The Third Man film's Welsh inspiration as script is valued
Film critics describe The Third Man, starring Orson Welles and Joseph Cotten, as a masterpiece of cinema.
But the 1949 film may have never been made if it was not for the late Joyce Bowden from Monmouth.
She summarised the Graham Greene novella - upon which the film script was based - for director Carol Reed while working as a temp after World War Two in London.
Her son, Guy Bowden, now wants to sell the original working script his mother kept to someone who might "appreciate the historical value".
His mother had retrained as a secretary after serving in the RAF during the war, when, as a life-long "film buff" she landed her "dream job" while temping in London - the chance to work with Reed.
Reed would later go on to direct the film Oliver! and win an academy award, but first he made a film noir classic - with the help of Mr Bowden's mother, the then Joyce Hedger.
"The story she told - and she was a very truthful lady - is that someone came in one day with the Graham Greene novella and suggested to Reed that it would make a really good film.
"In his normal way he said he 'didn't have time to read this kind of thing', so he tossed it to her and said, 'Can you summarise this for me?'
"She produced a precis for him and based on that he decided it would make a good film - presumably he asked her for her opinion as well."
The Third Man tells the story of a novelist travelling to post-war impoverished Vienna in search of a childhood friend, where conspiracy theories, romance and moral dilemma develop.
Nigel Orrillard, a senior lecturer in film at the University of South Wales, said The Third Man was still so highly rated because each element of the production was "at the top of it's game".
He added: "From the direction, the use of tilted angles, Orson Welles cast as this ambiguous cherub, served further by the cinematography.
"We can't quite often see who is who, or what is what, and that's matched all the way through with a very distinctive score which has been widely played and well received ever since."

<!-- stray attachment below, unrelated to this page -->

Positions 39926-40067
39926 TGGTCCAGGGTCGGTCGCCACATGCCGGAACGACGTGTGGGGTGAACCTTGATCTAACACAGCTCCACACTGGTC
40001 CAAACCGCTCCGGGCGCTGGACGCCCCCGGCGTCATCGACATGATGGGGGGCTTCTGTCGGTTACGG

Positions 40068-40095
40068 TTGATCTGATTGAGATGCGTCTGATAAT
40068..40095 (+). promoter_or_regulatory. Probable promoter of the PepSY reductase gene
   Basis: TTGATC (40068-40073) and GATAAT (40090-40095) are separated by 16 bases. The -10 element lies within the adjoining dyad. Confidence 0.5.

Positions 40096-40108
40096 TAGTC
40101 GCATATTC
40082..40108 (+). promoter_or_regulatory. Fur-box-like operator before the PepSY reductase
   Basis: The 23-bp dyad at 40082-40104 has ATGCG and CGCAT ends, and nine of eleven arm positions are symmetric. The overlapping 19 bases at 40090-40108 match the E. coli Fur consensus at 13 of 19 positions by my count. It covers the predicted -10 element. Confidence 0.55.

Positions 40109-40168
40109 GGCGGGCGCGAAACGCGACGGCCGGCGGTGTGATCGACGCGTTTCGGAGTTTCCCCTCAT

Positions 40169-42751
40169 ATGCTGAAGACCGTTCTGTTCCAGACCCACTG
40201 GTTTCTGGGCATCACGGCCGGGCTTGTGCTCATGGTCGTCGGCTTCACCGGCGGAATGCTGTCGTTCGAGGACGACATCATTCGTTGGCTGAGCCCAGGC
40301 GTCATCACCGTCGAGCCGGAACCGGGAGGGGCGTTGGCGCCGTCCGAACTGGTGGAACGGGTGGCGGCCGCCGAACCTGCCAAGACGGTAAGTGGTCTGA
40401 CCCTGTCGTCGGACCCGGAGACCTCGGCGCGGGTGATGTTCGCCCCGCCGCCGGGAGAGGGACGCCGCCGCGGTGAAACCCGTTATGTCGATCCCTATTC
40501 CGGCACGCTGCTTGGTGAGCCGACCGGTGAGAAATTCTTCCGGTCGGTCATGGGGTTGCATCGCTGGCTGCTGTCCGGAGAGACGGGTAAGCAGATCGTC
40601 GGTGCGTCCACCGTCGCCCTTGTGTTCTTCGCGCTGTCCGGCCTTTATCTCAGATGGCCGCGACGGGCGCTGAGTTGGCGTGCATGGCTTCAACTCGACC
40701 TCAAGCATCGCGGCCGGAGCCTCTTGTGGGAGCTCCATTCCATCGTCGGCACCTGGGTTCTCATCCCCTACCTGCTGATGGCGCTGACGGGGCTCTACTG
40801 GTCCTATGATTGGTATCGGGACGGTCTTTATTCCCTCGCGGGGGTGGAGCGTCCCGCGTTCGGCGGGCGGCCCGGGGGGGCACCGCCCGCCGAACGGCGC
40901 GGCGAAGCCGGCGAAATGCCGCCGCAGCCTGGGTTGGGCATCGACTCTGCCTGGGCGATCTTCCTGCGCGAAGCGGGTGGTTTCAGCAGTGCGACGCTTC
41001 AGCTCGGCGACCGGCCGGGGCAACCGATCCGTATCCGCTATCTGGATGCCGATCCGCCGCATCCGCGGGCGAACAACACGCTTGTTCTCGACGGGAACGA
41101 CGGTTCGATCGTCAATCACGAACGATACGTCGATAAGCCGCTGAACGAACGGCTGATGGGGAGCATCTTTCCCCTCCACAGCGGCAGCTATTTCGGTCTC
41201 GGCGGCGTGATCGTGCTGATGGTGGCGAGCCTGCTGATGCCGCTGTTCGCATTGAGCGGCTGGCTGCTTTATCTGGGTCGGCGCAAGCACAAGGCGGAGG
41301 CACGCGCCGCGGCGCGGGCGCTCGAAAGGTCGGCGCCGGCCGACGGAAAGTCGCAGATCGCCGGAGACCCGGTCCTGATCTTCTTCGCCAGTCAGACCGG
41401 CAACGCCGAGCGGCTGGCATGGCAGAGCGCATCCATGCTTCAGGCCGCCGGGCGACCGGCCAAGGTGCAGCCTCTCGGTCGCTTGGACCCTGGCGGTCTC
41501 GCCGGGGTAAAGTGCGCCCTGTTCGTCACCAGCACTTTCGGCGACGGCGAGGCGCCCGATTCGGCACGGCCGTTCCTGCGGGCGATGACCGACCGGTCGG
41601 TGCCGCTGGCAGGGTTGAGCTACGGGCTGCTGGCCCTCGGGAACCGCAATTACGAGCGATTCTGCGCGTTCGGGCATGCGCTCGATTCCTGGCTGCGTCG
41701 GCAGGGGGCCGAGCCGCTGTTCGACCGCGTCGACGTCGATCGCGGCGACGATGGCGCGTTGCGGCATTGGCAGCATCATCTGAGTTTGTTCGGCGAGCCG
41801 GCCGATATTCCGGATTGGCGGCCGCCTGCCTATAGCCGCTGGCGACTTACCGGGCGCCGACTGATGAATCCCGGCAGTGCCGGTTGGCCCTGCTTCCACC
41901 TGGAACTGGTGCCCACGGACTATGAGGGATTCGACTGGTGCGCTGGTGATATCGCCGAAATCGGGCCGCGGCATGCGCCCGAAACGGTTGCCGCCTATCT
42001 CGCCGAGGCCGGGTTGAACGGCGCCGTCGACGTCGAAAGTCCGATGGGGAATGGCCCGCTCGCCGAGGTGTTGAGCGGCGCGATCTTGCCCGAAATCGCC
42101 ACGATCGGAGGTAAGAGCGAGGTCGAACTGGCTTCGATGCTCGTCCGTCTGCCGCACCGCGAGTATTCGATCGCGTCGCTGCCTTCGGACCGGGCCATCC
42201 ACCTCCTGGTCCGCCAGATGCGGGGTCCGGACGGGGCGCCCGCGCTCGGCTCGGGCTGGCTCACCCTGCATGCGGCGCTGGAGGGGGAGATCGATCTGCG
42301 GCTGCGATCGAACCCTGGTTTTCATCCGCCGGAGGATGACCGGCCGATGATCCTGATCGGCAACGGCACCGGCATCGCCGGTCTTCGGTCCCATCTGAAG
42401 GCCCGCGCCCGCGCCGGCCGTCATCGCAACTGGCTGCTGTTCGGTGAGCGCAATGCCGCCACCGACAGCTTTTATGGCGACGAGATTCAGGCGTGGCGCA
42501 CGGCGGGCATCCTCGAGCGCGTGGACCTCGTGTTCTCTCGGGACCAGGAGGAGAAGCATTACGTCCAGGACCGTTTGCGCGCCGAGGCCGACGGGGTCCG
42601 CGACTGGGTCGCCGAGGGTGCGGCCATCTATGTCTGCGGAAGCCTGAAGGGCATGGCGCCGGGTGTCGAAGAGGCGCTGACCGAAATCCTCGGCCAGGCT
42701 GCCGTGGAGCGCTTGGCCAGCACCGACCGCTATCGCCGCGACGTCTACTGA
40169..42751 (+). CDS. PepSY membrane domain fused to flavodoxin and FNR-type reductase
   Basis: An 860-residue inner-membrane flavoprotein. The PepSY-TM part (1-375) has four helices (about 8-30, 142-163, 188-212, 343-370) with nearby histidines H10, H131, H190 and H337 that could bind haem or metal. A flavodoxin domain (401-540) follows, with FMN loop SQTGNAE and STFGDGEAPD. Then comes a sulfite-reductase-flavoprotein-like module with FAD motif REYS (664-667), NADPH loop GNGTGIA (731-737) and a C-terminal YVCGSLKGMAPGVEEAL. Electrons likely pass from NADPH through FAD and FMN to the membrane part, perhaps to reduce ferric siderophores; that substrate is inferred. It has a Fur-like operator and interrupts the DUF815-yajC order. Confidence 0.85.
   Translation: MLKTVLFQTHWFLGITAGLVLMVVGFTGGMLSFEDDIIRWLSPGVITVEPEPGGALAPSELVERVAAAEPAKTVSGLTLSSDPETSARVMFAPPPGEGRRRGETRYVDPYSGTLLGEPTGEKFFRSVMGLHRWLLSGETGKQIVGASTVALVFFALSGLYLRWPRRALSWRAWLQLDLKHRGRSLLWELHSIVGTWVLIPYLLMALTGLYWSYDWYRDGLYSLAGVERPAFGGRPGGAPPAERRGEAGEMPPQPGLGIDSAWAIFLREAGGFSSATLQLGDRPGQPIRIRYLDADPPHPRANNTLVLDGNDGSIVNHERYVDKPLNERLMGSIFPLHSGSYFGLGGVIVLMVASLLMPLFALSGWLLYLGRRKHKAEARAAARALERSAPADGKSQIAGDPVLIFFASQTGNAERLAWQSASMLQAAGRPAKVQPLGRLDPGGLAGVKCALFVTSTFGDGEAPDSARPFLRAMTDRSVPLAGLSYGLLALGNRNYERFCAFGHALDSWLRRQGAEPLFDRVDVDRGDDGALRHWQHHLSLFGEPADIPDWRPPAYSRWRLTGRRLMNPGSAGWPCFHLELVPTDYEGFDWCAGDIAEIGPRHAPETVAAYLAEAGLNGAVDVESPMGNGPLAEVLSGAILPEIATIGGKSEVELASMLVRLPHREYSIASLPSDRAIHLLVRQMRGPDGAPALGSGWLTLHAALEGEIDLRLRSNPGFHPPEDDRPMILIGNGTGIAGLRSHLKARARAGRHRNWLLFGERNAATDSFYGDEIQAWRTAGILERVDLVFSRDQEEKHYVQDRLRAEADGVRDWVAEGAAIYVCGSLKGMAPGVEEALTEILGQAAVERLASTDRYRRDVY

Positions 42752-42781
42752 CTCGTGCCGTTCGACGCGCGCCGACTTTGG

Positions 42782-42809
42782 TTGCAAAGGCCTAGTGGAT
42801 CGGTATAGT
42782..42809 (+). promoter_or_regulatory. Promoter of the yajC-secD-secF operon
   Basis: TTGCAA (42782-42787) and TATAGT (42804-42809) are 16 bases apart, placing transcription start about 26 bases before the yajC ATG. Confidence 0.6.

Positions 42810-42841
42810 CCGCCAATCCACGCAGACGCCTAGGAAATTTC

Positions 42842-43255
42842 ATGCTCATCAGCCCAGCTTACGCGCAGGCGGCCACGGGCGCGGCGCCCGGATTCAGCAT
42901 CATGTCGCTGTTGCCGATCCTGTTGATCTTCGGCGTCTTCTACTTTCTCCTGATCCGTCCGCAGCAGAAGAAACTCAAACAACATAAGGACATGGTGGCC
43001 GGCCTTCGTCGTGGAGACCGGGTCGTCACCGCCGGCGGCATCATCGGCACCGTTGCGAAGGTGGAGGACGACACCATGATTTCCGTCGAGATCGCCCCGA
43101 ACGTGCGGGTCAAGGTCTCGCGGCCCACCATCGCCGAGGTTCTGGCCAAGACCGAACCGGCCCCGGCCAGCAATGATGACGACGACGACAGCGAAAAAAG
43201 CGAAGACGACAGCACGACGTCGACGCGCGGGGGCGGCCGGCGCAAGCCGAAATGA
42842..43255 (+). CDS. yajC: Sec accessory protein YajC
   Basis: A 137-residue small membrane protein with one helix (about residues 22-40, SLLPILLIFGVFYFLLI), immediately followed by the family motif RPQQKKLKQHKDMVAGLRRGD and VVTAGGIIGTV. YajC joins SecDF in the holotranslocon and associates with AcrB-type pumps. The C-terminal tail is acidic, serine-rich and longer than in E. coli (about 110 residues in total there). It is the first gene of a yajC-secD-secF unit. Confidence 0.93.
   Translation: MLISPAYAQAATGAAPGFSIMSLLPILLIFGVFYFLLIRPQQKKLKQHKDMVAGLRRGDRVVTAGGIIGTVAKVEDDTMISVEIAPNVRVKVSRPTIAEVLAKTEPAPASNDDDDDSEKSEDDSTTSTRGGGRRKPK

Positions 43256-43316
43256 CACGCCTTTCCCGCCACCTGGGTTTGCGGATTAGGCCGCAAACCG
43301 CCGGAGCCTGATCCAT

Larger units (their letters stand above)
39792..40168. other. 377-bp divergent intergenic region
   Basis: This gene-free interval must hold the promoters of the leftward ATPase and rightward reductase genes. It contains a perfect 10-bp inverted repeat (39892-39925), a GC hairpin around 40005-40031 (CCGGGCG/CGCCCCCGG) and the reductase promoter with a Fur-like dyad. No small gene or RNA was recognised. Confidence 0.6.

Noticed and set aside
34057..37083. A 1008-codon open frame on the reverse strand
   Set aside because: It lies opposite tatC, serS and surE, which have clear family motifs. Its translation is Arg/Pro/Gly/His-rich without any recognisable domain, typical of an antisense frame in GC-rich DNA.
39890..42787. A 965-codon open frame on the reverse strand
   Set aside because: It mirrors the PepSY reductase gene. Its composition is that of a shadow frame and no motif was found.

A makeshift brown-tape spine holds together the 50-odd year-old screenplay.
"It seems like this was a working script because some of the bits that Orson Welles is supposed to have added are not in here - like the famous cuckoo clock scene," Mr Bowden explained.
A pencil-written note on the script in his mother's handwriting to Reed questions whether the main character's name should be changed to Holly.
He listened to her advice and in the final film, Cotten played the character Holly Martins not Rollo Martins as the original script named.
Mr Bowden's mother told him that Reed stumbled across the film's critically acclaimed score after first trying Austrian marching bands and jazz music.
"A man called Anton Karas - he played the zither at the time, which is just a stringed plucked instrument," he said.
"Carol Reed, Guy Hamilton, the assistant director [who would later go on to direct several Bond films] and a few others, including my mother, were in a cafe in Vienna.
"They heard this man who was the house musician playing - Carol Reed just looked at everyone and said, 'That's the sound I want' and that's what ended up on the film."
The script only tells part of the story though - after his mother died last year Mr Bowden found detailed letters she kept describing life on set and in hotels while filming.
Joyce told her future husband that star Orson Welles was "loathed" by the cast and crew.
"My mother never had a bad word to say about anybody, but he obviously had a short temper and stormed off set, although she does later say that everyone appreciated he was a very good actor," Mr Bowden said.
Also among her personal effects was an invitation - to the newly married Mrs Bowden - to attend the premiere of the film in London despite no longer being employed by the film company.
With no close family to pass the script and letters on to, Mr Bowden took them to the BBC's Antiques Roadshow in Tewkesbury earlier this year and the show will be screened on Sunday.
Mr Bowden admitted he was surprised at how much it was said to be worth, and hopes his mother's carefully preserved memories of 1940s Britain will find a good new home.
"I think I would prefer, now we have a kind of story to it, for it to go to somebody who would appreciate it in terms of its historical value - if it has such a thing," he said.